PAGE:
The Muhammad Ali Dynasty’s use of the title Khedive was not sanctioned by the Ottoman Empire until 1867 when Sultan Abdülaziz officially recognized it as the title of Ismail Pasha. Moreover, the Porte accepted Ismail's alteration of the royal line of succession to go from father to son, rather than brother to brother, as was the tradition in the Ottoman Empire, and Arab dynasties. In May 1879, the British Empire, and France began pressuring the Ottoman Sultan Abdülhamid II to depose Ismail Pasha, and this was done on June 26, 1879. The more pliable Tewfik Pasha, Ismail's son, was made his successor as the new Khedive. Ismail Pasha left Egypt and initially went into exile to Naples, but was eventually permitted by Sultan Abdülhamid II to retire to his Palace of Emirgan on the Bosporus in Constantinople. There he remained, more or less a state prisoner, until his death. He was later buried in Cairo.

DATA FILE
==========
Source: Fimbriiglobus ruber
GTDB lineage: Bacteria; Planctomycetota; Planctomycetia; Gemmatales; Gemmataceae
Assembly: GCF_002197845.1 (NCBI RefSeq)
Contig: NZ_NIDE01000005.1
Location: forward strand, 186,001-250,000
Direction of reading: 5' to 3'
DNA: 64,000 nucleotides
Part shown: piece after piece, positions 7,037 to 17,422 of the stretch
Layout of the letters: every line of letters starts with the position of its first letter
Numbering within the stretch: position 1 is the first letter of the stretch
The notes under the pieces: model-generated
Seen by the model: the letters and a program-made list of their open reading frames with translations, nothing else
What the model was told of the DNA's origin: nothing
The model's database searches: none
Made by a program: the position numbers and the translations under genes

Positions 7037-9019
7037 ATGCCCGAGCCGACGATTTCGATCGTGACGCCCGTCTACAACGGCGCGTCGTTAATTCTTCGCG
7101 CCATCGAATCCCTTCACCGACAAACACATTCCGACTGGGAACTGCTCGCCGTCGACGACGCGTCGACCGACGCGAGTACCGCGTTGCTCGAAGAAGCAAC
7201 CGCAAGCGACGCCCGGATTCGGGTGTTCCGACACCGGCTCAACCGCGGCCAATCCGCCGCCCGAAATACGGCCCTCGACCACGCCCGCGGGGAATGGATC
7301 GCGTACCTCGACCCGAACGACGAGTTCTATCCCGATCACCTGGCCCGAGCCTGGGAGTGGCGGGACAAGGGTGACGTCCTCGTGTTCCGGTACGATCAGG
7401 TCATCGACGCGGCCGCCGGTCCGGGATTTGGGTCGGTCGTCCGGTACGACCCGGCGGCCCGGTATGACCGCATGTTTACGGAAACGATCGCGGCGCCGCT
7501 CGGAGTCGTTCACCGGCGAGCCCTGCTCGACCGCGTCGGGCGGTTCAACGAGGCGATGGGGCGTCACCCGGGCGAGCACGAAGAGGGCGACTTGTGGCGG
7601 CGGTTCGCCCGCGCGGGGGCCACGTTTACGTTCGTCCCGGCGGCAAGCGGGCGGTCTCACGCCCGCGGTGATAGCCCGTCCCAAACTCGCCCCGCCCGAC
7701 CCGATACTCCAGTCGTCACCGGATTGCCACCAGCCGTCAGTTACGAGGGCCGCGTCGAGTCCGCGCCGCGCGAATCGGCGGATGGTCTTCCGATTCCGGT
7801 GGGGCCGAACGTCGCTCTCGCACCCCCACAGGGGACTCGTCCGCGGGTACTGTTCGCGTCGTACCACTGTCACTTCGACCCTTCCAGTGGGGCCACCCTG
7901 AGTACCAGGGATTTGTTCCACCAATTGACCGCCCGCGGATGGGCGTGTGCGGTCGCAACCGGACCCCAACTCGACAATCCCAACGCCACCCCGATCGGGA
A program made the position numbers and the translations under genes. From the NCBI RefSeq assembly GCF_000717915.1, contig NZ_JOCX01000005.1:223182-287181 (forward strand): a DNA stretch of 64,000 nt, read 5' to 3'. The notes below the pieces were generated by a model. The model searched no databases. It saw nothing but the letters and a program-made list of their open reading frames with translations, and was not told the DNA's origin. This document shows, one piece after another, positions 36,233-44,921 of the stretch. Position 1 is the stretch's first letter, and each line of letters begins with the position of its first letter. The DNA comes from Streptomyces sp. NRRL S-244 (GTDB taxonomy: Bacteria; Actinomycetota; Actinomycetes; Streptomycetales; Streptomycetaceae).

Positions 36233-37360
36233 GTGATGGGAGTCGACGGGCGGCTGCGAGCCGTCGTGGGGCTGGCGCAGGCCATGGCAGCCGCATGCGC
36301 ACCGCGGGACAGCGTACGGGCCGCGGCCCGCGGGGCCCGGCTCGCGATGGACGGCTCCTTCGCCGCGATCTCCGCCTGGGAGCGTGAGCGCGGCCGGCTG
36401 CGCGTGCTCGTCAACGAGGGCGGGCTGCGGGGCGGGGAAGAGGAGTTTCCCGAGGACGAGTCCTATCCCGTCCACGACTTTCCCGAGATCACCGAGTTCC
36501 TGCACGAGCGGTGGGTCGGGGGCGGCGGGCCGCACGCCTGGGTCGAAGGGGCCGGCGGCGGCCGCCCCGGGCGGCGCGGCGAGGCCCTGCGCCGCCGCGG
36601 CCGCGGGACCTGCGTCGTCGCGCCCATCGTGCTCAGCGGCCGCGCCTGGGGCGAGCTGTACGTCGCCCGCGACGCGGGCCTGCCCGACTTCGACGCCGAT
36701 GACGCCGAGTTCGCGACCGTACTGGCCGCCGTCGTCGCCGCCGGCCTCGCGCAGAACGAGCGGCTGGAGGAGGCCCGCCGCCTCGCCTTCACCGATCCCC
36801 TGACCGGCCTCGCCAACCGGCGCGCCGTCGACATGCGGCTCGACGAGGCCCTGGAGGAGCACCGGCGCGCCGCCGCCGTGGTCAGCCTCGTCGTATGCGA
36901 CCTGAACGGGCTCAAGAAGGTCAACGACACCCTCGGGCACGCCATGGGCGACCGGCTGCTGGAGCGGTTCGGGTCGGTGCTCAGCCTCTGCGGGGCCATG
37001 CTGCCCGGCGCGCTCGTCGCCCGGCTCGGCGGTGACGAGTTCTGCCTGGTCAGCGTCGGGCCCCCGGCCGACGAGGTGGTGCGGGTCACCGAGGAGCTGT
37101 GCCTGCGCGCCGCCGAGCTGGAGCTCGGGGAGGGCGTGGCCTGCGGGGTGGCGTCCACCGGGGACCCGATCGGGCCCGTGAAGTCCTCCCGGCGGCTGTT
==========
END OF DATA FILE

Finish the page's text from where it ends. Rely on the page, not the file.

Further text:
After the nationalist Urabi Revolt of 1882, Britain invaded Egypt in support of Tewfik Pasha, and would continue to occupy and dominate the country for decades. During this period, the Muhammad Ali Dynasty under Tewfik Pasha and his son Abbas Hilmi Pasha continued to rule Egypt and Sudan using the title Khedive, whilst still under nominal (de jure) Ottoman sovereignty until 1914.
Other articles related to "khedivate":
... The Khedivateof Egypt was still nominally a subject of the Ottoman Sultan, and its rulers were still technically appointed and dismissed by an imperial firman ...